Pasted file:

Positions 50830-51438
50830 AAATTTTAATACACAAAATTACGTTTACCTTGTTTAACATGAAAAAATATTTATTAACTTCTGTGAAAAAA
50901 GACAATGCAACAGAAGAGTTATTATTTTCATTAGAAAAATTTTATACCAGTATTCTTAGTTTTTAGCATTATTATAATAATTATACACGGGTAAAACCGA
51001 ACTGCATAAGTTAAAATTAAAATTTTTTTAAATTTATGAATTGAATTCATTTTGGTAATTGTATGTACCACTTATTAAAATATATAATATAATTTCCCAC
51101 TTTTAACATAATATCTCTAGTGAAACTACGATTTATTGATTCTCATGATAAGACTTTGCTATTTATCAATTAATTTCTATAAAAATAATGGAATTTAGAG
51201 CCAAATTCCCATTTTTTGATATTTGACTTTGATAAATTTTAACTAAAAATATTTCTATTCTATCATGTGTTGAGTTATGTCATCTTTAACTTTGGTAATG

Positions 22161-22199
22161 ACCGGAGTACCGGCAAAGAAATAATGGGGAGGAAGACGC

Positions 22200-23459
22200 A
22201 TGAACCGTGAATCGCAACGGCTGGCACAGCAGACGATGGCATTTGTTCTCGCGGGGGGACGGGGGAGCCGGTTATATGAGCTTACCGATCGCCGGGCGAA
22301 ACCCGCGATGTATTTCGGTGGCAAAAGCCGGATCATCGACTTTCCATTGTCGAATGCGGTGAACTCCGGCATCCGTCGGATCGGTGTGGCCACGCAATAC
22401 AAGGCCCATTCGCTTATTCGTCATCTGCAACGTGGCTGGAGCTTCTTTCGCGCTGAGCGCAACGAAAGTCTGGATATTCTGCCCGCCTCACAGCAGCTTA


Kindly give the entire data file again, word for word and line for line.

Positions 50830-51438
50830 AAATTTTAATACACAAAATTACGTTTACCTTGTTTAACATGAAAAAATATTTATTAACTTCTGTGAAAAAA
50901 GACAATGCAACAGAAGAGTTATTATTTTCATTAGAAAAATTTTATACCAGTATTCTTAGTTTTTAGCATTATTATAATAATTATACACGGGTAAAACCGA
51001 ACTGCATAAGTTAAAATTAAAATTTTTTTAAATTTATGAATTGAATTCATTTTGGTAATTGTATGTACCACTTATTAAAATATATAATATAATTTCCCAC
51101 TTTTAACATAATATCTCTAGTGAAACTACGATTTATTGATTCTCATGATAAGACTTTGCTATTTATCAATTAATTTCTATAAAAATAATGGAATTTAGAG
51201 CCAAATTCCCATTTTTTGATATTTGACTTTGATAAATTTTAACTAAAAATATTTCTATTCTATCATGTGTTGAGTTATGTCATCTTTAACTTTGGTAATG

Positions 22161-22199
22161 ACCGGAGTACCGGCAAAGAAATAATGGGGAGGAAGACGC

Positions 22200-23459
22200 A
22201 TGAACCGTGAATCGCAACGGCTGGCACAGCAGACGATGGCATTTGTTCTCGCGGGGGGACGGGGGAGCCGGTTATATGAGCTTACCGATCGCCGGGCGAA
22301 ACCCGCGATGTATTTCGGTGGCAAAAGCCGGATCATCGACTTTCCATTGTCGAATGCGGTGAACTCCGGCATCCGTCGGATCGGTGTGGCCACGCAATAC
22401 AAGGCCCATTCGCTTATTCGTCATCTGCAACGTGGCTGGAGCTTCTTTCGCGCTGAGCGCAACGAAAGTCTGGATATTCTGCCCGCCTCACAGCAGCTTA